Initially, the data showed that women were more accurate in their estimations of the time a task would take, although they often overestimated the difficulty of tasks. Meanwhile, men underestimated both the time a task would take and its difficulty. Following the intervention, the likelihood of women accurately identifying the difficulty of the task increased by a factor of 28, while men were 12.5 times more likely to do so. Additionally, men became seven times more likely to accurately estimate the time required for a task, whereas there was no significant difference in this aspect for women.
Another form of bias I observed was proximity bias, or the tendency to think that people who are in your physical orbit do the most important work. A hybrid work environment exacerbates this bias and was penalizing women at HAPI Consulting, where men were more likely than women to come into the office. Reviewers tended to express skepticism, or at least confusion, about what women did when they worked remotely, whereas they tended to give men the benefit of the doubt and assume that they were more focused and productive.
Even when women came into the office as often as men, reviewers assigned them achievement levels that were a statistically significant 3 percent lower than those they assigned to the men. And when women came into the office more than men, reviewers seemed to believe that they were doing so only because they were looking out for themselves and wanted to “have a seat at the table” to defend their position in the reorganization of the company. Conversely, when men came into the office an above-average amount, they were seen as strong leaders.
To address this problem of proximity bias, I administered a survey to employees to gauge their preferences among several choices: more online gatherings, an “anchor day” when everybody was expected to be in the office, or more offsite team-building opportunities. The employees’ preference was that the company create an anchor day, which it did. This intervention led to a statistically significant drop in proximity bias that was observable in the next performance-review cycle. In addition to having employees post their current projects on a virtual whiteboard each week, teams were also asked to hold weekly meetings during which they would discuss three achievements from the previous week, their goals for the current week and three challenges they were facing in trying to achieve them. By drawing more equal attention to the work that everybody was doing, no matter where they did it, these meetings helped the company resist proximity bias.
The third form of bias that was creeping into remote-work performance evaluations was in-group/out-group bias, or giving preferential treatment to people you feel belong to a group you identify with. Not surprisingly, employees who were working remotely, and particularly those who had moved away from the office and across state lines, were increasingly seen as members of the out-group—and they had annual performance review scores that were lower by an average of 20 percent. Benefits would accrue to those in the in-group, including vertical promotions, horizontal promotions (providing employees with new opportunities to learn new skills and take on more prized tasks that would position them well for vertical promotions) and bonuses, such as equity shares in the company. Both men and women were subject to this form of bias, but because men tend to be seen more readily as leaders, they were more easily able to join the in-group than women.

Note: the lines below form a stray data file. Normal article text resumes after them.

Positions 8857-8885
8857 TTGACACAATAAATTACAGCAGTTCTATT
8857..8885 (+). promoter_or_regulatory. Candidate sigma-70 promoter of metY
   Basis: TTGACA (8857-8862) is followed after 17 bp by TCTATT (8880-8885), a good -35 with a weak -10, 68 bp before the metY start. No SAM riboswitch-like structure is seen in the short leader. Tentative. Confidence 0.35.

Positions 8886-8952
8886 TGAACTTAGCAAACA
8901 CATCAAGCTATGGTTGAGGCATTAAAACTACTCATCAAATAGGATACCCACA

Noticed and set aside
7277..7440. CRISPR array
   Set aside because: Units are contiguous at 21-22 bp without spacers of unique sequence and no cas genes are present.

To increase a sense of belonging, the company launched a campaign called “I am HAPI Consulting, We are HAPI Consulting.” One element of the campaign asked employees to answer simple, sometimes silly questions so that teams could come to know the commonalities among them. For example, when providing updates at meetings, employees might also have to tack on the answer to the question, “Dog or cat?” or “What is on your bucket list this year?”
Questions like these provided some memorable moments that everyone could share, no matter whether they worked in the office or remotely, and they allowed more people to experience in-group moments. Strikingly, this practice led to a 14 percent increase in feelings of belonging to the in-group, and a 17 percent increase in employees’ perceptions of which other employees belong to the in-group. At performance-review time, reviewers were also asked to recall one thing they had in common with the person they were about to review. We found that this simple intervention, which meant that reviews began from a point of commonality, decreased the gender discrimination in the company’s performance reviews by several percentage points.
Men and women often experience the workplace differently, whether in-person or virtually. To include and support the best talent for your company in a dynamic environment, it’s important to take a careful look at the data, be alert to the three kinds of biases discussed in this article, and identify practices that are leading you to overvalue the efforts of certain groups. The insights you gain from doing so will not only help you treat women more fairly, but also will lead to fewer predictable surprises, more productive work hours and increased efficiency in smoothly leading teams—and your company—to success.
Paola Cecchi-Dimeglio is the chair of the Executive Leadership Research Initiative for Women and Minority Attorneys at Harvard Law School, and a senior research fellow with a joint appointment at Harvard Law School and the Harvard Kennedy School. She is the author of the forthcoming Diversity Dividend (MIT Press, 2023), and the founder of the decision-making consulting firm People Culture Drive Consulting Group.